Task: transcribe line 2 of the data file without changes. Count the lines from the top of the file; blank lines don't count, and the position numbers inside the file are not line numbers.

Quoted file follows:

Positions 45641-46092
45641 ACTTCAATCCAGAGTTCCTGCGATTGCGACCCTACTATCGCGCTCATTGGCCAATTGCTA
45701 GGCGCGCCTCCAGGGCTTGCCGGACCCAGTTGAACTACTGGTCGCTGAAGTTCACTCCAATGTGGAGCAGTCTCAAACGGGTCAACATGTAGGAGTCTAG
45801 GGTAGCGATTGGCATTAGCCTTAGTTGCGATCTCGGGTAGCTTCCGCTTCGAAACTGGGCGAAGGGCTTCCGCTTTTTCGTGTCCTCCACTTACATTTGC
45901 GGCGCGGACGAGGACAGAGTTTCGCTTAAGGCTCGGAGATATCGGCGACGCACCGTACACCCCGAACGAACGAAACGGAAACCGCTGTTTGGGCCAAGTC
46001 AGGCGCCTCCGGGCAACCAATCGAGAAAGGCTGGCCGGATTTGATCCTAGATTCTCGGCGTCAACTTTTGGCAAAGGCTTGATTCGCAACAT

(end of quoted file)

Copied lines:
45641 ACTTCAATCCAGAGTTCCTGCGATTGCGACCCTACTATCGCGCTCATTGGCCAATTGCTA